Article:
I’m reading a very interesting book about Washington published in 1840 titled “A Picture of Washington.” I just got to the part where it starts talking about the taxes in the city … I have to share these with you because they’re a good window into life in Washington in the middle of the 19th century, and more importantly, before emancipation in the District.
When reading this, remember that a dollar back in 1840 is roughly the equivalent of $20 in today’s money.
Here are some of the highlights from the book …
HAWKERS AND PEDLARS.–All hawkers and pedlars are prohibited from hawking or carrying about in this City, any goods, wares or merchandise, except such as are manufactured within the City, without license for which $50 shall be paid, under the penalty of $20 for each offence. Poultry, fish, meat, breadstuffs, butter, cheese, eggs, vegetables and fruits are excepted.
Here’s another couple that I came across related to slaves and free blacks. Slavery was not abolished in the District until 1862, 20 years after this book was published.
SLAVES.–No slave can reside in the City, unless owned by a resident, or hired by a non-resident to an inhabitant, for which he must pay a tax of $20 per annum, if a male, and $2 if a female; under the penalty of $20 for each neglect. Residents hiring such slaves liable to the same penalty, and also to a fine of $5 per month he or she shall continue to hire such slave.
FREE NEGROES, MULATTOES, &c.–All free negroes and persons of color are required to exhibit satisfactory evidences of their freedom to the Register, with a list of the names, ages and sexes of their families, under the penalty of $6 for every month they shall neglect to do so. The Register to furnish a written permit to each head of a family, authorizing them to reside in the City.
If found playing at cards, dice or other game of an immoral tendency, or shall be present when such game is playing, he shall be fined not exceeding $10. not to have a dance, ball or assembly, at his or her house without a permit from the Mayor, under the penalty of $10. Not to go at large in the City without a pass from a magistrate or respectable citizen after 10 o’clock at night, unless engaged in driving a cart, or other carriage, under penalty not exceeding $10, and to be confined in the Lockup-house till the next morning; prohibition not to extend to persons of color passing peaceably through the streets to or from any place of worship, or who may be sent on an errand by the employer. If found drunk in the public streets, &c., or guilty of obscene and profane langauge or behavior, to be fined not exceeding $3 for each offenec. [sic]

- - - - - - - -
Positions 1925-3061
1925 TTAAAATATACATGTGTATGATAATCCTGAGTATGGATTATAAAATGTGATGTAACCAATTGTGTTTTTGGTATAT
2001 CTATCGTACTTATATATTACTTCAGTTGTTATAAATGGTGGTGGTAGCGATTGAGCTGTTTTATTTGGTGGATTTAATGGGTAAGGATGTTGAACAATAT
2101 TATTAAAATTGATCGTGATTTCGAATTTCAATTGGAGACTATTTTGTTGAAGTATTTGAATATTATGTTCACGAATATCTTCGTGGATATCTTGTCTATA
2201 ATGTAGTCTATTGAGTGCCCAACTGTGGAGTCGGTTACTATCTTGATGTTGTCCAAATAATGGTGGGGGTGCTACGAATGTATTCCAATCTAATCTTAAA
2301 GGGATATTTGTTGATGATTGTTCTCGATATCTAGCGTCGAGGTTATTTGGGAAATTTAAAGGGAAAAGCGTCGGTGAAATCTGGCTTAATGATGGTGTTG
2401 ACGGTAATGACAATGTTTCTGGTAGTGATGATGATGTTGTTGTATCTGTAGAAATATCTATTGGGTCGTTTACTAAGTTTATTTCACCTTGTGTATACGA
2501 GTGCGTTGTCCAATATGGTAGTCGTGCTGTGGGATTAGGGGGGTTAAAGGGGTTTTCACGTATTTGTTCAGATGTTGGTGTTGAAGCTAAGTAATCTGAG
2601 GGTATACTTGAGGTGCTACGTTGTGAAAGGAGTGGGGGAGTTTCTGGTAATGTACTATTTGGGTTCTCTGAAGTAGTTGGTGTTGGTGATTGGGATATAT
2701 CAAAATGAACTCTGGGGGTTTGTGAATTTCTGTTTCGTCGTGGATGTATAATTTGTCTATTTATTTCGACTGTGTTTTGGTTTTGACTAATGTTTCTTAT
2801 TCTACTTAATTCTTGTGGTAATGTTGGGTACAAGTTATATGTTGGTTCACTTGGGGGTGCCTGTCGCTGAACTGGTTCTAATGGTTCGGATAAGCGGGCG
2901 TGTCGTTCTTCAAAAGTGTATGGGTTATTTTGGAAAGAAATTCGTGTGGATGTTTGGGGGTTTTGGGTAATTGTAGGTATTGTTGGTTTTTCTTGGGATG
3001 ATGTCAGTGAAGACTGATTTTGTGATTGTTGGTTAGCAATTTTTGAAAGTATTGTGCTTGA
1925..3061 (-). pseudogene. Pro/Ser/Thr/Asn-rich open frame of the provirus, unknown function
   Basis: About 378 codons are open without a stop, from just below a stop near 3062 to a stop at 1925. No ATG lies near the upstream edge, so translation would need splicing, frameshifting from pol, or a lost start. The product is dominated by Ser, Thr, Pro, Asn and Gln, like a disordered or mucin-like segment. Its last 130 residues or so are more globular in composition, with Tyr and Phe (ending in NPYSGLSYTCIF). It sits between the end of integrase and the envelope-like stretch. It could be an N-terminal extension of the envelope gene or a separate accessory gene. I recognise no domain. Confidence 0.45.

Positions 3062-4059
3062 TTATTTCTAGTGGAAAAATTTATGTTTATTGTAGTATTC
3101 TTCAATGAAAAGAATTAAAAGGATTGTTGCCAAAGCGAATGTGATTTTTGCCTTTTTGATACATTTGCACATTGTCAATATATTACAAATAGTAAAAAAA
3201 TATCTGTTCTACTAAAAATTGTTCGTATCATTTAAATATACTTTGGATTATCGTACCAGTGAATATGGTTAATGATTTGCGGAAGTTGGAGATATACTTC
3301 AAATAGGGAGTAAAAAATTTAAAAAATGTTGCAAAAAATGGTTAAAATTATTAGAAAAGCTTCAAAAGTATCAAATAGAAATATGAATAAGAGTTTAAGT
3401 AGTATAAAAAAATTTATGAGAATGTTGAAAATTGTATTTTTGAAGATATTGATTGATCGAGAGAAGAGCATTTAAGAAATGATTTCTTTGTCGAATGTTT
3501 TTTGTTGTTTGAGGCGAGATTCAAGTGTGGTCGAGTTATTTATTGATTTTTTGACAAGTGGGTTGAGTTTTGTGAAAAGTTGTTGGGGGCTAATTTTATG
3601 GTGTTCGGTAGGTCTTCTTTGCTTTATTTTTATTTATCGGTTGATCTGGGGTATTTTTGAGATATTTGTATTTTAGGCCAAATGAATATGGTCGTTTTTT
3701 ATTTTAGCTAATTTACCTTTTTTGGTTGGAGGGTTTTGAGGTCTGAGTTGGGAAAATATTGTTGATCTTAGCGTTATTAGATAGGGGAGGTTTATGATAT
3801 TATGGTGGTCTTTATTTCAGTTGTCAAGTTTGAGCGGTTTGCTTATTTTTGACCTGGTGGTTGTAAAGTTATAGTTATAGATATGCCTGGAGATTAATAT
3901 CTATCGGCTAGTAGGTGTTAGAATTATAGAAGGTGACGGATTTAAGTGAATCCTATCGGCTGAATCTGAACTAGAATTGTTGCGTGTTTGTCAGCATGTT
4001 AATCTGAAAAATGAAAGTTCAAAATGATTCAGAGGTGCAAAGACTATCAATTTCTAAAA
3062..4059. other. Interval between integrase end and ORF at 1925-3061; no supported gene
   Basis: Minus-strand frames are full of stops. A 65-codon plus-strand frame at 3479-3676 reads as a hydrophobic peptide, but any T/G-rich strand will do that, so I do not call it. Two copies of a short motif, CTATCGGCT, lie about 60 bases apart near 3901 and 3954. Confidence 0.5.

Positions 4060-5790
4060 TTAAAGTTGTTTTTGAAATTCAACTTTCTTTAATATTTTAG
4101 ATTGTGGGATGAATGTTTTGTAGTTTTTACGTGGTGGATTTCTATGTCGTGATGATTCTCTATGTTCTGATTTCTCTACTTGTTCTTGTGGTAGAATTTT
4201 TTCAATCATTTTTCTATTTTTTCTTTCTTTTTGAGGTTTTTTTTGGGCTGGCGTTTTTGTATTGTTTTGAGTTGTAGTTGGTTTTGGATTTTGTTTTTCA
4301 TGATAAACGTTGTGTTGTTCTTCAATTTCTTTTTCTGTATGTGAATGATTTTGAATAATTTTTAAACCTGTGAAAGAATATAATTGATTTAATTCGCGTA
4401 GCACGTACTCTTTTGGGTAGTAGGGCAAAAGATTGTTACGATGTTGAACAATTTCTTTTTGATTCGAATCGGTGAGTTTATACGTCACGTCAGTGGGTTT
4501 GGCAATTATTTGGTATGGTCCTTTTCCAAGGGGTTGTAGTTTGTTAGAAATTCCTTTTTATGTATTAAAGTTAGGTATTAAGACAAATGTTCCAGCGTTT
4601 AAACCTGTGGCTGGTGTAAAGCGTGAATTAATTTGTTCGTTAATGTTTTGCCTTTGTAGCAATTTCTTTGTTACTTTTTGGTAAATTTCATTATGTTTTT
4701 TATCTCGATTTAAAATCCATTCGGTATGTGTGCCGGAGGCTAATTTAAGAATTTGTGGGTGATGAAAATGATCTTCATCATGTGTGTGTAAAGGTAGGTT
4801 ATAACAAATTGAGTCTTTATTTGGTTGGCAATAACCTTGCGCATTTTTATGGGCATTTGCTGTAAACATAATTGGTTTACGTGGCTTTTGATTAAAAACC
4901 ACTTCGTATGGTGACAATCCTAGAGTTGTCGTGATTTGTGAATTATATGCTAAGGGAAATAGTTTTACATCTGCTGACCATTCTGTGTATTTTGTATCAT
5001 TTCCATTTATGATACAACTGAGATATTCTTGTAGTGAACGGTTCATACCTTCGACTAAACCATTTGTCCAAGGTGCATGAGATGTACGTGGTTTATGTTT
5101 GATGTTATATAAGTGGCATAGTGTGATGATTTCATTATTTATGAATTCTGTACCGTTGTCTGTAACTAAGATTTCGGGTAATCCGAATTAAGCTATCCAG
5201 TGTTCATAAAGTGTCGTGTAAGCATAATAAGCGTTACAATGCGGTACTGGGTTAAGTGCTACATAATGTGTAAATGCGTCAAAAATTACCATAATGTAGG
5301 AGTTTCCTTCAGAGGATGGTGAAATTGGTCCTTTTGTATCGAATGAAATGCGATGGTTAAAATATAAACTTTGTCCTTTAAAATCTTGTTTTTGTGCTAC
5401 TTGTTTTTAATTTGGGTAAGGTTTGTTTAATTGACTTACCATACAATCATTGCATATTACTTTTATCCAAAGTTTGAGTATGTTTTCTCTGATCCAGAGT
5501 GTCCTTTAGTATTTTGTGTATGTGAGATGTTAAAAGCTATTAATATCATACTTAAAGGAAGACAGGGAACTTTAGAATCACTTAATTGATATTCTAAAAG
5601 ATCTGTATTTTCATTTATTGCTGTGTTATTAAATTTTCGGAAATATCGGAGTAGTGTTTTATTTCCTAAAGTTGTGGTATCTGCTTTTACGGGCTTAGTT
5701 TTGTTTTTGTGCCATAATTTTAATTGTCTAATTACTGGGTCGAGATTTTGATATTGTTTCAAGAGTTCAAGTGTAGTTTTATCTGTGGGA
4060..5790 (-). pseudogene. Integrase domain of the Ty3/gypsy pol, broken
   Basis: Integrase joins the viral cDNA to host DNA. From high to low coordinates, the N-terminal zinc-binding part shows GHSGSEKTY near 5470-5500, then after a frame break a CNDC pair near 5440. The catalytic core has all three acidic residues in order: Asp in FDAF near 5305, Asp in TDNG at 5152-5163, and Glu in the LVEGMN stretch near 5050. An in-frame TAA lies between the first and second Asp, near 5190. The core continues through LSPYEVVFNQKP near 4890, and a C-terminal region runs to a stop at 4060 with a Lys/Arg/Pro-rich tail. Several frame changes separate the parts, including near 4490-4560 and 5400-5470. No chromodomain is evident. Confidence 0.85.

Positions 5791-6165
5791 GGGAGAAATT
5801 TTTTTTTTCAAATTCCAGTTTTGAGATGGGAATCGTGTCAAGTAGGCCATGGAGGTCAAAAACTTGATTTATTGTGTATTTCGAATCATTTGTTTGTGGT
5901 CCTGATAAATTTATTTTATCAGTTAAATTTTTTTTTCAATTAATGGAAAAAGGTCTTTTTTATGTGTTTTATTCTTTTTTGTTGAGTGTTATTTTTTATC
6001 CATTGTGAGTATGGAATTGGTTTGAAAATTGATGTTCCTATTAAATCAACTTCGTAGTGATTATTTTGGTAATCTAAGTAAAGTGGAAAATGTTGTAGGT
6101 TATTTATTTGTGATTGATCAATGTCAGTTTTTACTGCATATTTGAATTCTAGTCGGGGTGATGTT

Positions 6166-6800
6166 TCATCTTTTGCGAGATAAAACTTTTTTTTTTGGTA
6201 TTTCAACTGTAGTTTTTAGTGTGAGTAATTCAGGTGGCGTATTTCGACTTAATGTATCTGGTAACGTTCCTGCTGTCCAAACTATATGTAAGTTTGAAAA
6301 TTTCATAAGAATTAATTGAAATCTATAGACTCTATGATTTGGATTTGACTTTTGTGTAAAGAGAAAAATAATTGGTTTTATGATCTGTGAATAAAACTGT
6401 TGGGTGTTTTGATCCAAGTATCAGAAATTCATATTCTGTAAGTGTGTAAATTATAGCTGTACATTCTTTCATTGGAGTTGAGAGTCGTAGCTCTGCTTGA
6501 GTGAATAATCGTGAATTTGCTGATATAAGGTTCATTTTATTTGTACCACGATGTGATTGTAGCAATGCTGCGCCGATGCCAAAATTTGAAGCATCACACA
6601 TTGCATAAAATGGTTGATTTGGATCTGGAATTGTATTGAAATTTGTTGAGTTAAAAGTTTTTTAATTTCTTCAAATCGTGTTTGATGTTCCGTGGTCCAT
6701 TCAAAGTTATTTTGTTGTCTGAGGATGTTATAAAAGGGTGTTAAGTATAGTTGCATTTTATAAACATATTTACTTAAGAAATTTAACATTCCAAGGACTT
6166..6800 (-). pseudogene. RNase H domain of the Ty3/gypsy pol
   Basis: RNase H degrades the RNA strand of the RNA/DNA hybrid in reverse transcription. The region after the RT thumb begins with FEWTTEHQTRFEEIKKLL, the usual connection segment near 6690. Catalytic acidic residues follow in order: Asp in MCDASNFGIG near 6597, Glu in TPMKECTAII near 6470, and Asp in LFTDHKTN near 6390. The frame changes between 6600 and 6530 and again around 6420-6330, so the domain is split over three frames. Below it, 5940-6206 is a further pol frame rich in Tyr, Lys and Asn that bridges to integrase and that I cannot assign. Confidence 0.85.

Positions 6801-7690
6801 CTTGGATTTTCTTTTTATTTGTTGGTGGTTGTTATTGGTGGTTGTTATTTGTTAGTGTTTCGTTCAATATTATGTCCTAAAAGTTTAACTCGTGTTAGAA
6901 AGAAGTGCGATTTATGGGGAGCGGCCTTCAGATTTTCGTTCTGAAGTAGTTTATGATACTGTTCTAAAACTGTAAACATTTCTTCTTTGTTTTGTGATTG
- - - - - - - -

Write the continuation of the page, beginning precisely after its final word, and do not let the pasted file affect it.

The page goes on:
Here are some of the crazy license fees for running businesses in Washington. Remember that these are dollar amounts in 1840, so this is really, really pricey.
The tax on every $100 worth of real and personal property is, 75¢
On dogs, male, $2.00
On dogs, female, $5.00
For a license for keeping a billiard table, $100.00
For license for vending lottery tickets, $300.00
For license for selling fire crakers [sic], $50.00
For license for dealing in slaves, $400.00
For license for exhibiting curiosities per week, $10.00
I’m not sure what that last one means, but I can make a few guesses.
Here’s something that’s applicable to our current city (i.e., don’t ride your bike on the sidewalk).
FOOT WALKS.–Riding or driving any horse, waggon [sic], cart or other carriage, on any paved or gravelled [sic] foot walks, prohibited under a penalty of $2; or obstructing the same with boxes, barrels, building materials, &c., under the penalty of $1, and one dollar for every day the same shall remain, except wood, which may remain … Building materials permitted to occupy one-half the width of the pavement and one-third of the breadth of the carriage way and no more, and not remain longer than 30 days after the house shall be completed.
How about some laws regarding guns and gambling?
GAMING.–No kind of gaming tables except license billiard tables is allowed, under the penalty of $50 for every day such table or devise shall be kept. Persons convicted to give bond with the sum of $300, not to violate the law for six months, or be confined to labor in the work house of the City, until security be given a person allowing any kind of gaming in his or her house to pay $50 fine for every day or less time, it shall be allowed, and if a tavern or ordinary keeper, or retailer of wine and spirituous liquors, he or she shall forfeit the license.
SHOOTING.–No person is allowed to fire a gun or pistol idly or for sport, within 250 yards of any dwelling house in part of the city, contained in North M street, Massachusetts Avenue, 7th street, Pennsylvania Avenue, the eastern Branch, 6th street, West Virginia Avenue and Rock Creek, or any part of the City on the Sabbath, under penalty not exceeding $10 nor less than $5. Parents and Masters accountable for those under them.
- Why Is It Named Arlington? (ghostsofdc.org)